Only a few weeks ago, pundits were bemoaning the collapse of oil prices.
Then these self-proclaimed soothsayers became doomsayers and started predicting oil prices would decline to $40 a barrel (or below).
When Hurricanes Harvey and Irma hit, these self-same founts of wisdom declared Mother Nature had hurled at us a double whammy, guaranteeing problems in oil infrastructure, refinery demand, and distribution interruptions.
Certainly, both hurricanes had an impact.
With refineries – heavy users of crude oil – shut down, demand for oil declined.
And as residents in South Texas and around here in South Florida quickly learned, the availability of gasoline soon became a major issue.
Oil exports – another big "use" for American oil – also took a big hit.
Now, it's only been just under two years since Congress lifted the U.S. oil export ban.
But in that time, American companies have raced ahead to more than 1.1 million barrels a day of oil being moved out of the country, largely from the Gulf Coast.
That, of course, is where Harvey hit. Especially the coast from Corpus Christi to Galveston and beyond was badly affected, and that's where many of America's oil export terminals are located.
This would seem to set the oil market up for a major fall.
But despite what the doomsayers would have you believe, the effect in each case turned out to be very short-lived.
The pundits' fear quickly went by the board.
That's because in today's oil market, demand is a combination of elements that are much more difficult to understand than any talking head on TV can get out in thirty seconds…
Even if they had the genuine experience and knowledge required.
Here's what these doomsayers are missing…
Despite All the Doom and Gloom, Oil Prices Are Heading Up
As of 2.30 p.m. Eastern Monday (the close of oil trading in New York), WTI stood at $52.22 a barrel, while Brent was at $58.87.
WTI stands for West Texas Intermediate, the benchmark crude rate for futures contracts on the NYMEX. Brent is the other primary global standard, set each day in London.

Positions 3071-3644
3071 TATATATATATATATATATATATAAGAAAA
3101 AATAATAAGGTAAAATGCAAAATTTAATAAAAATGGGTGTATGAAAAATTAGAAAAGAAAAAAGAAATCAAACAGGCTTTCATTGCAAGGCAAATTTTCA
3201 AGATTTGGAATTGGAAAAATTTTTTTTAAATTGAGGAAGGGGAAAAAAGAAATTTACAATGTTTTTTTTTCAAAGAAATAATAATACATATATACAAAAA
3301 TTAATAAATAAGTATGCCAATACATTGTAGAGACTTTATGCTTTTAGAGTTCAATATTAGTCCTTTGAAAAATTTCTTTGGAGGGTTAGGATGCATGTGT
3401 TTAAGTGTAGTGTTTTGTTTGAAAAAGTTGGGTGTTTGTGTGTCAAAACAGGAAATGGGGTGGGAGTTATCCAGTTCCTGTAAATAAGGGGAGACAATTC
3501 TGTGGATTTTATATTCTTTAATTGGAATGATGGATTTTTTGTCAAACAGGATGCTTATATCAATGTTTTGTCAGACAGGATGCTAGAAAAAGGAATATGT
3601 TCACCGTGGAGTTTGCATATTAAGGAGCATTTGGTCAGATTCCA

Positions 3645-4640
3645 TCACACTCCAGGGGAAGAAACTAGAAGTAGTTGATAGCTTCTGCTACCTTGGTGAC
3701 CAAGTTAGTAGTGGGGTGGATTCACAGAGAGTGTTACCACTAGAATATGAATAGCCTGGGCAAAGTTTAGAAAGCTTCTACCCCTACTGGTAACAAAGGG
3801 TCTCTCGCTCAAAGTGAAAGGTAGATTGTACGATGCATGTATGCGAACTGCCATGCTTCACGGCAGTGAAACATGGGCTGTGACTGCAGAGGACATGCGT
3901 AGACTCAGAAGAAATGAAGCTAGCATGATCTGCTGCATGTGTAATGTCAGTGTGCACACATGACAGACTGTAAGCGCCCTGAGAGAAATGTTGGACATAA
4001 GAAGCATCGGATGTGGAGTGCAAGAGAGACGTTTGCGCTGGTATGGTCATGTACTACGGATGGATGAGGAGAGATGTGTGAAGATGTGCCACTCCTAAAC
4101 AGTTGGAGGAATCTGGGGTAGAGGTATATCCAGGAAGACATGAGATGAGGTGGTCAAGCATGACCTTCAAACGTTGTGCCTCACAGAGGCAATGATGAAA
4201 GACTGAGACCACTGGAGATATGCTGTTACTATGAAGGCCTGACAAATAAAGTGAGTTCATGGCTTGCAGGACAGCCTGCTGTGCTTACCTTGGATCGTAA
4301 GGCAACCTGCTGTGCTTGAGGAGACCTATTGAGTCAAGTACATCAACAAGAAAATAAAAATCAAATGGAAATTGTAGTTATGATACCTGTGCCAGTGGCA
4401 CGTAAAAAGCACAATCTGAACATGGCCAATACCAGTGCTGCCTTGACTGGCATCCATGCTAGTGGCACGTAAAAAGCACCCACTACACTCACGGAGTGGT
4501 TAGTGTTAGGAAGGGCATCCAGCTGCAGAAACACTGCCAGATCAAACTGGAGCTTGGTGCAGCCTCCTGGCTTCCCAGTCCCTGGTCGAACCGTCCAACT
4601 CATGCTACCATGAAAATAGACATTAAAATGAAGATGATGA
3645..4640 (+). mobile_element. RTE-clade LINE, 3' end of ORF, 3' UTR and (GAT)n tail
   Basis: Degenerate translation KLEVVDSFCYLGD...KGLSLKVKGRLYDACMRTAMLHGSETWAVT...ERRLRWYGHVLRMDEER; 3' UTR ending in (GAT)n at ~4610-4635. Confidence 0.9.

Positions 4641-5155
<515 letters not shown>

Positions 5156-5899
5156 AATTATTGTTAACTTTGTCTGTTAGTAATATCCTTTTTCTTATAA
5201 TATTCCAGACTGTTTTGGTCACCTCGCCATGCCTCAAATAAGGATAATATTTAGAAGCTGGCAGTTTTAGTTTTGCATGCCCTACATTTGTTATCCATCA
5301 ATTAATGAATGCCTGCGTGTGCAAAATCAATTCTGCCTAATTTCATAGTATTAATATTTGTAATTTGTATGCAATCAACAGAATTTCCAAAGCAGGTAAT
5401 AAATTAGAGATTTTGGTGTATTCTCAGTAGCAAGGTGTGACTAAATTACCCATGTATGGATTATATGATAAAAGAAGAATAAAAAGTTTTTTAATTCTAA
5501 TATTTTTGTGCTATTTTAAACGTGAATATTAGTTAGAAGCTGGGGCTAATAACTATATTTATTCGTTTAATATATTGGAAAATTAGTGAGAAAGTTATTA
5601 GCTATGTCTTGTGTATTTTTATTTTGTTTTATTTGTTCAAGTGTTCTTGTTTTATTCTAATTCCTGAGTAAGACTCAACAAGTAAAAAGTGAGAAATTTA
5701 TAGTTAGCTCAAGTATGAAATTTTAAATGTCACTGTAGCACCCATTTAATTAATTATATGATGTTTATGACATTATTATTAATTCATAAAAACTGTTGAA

Despite two hurricanes and the Chicken Littles appearing on the tube, wailing that the (oil) sky is falling, WTI was up 3.1% Monday alone, 5.5% for the week, and 9.1% for the month. Brent is on an even greater tear – 3.6% Monday, 6.7% for the week, and a hefty 12.8% for the month.
That, by the way, is where I predicted oil prices would be by the end of September. Monday, WTI hit and Brent blew past the pricing floors I'd called for – $52 and $56, respectively.
Here's what's happening.
First, the run-of-the-mill oil prognostication you see on TV is often less objective than it may appear.
"Analysts" are often fronting for their brokerages… and those agencies are taking short positions on oil.
In other words, if the Chicken Little on TV can persuade the market that oil is going to decline, then his "The Sky Is Falling" parent firm makes a nice trip to the bank.
That's not to say shorts don't have their place in a market; they do. But that place is hardly as the first reaction and never to satisfy a self-justifying manipulative move.
Over the past several days, as oil prices rose, these guys have had to quickly wind down their short positions. That's an expensive proposition.
It only goes to show that there may be some justice in the world after all.
Second, when you get down to the actual oil market fundamentals, you notice some interesting developments…
Oil Demand Is Rising Faster Than Expected
Oil demand is accelerating, not just in the United States, but globally (where the price of oil is really determined). The International Energy Agency (IEA), the U.S. Energy Information Administration (EIA), and OPEC all agree on this.
There's certainly more than enough excess supply that can be easily extracted, especially in the United States. But this surplus does not factor into the equation unless it's actually lifted.
Managing the amount of excess in the market is a necessary component of keeping prices higher. Most oil companies now understand this.
As such, the IEA, EIA, and OPEC are all now projecting that a balance in the oil market will emerge much earlier than initially expected.
However, it's important to understand what that balance actually means.
This is not a case of supply meeting demand exactly. That "just in time" provision of crude to the market would be disastrous, with no one being sure whether they'd be able to buy another barrel of oil or not.
If that were to happen, excessive volatility would rule and average oil prices would be flirting with $100 a barrel.
No, the balance we want requires a surplus as a safety cushion. It's the size of that surplus, not simply that one is present, that determines the impact on prices.
The balance currently in the works takes this into account and provides some leverage for producers in the process.
There is also another sort of offset in play…
About the Author
Dr. Kent Moors is an internationally recognized expert in oil and natural gas policy, risk assessment, and emerging market economic development. He serves as an advisor to many U.S. governors and foreign governments. Kent details his latest global travels in his free Oil & Energy Investor e-letter. He makes specific investment recommendations in his newsletter, the Energy Advantage. For more active investors, he issues shorter-term trades in his Energy Inner Circle.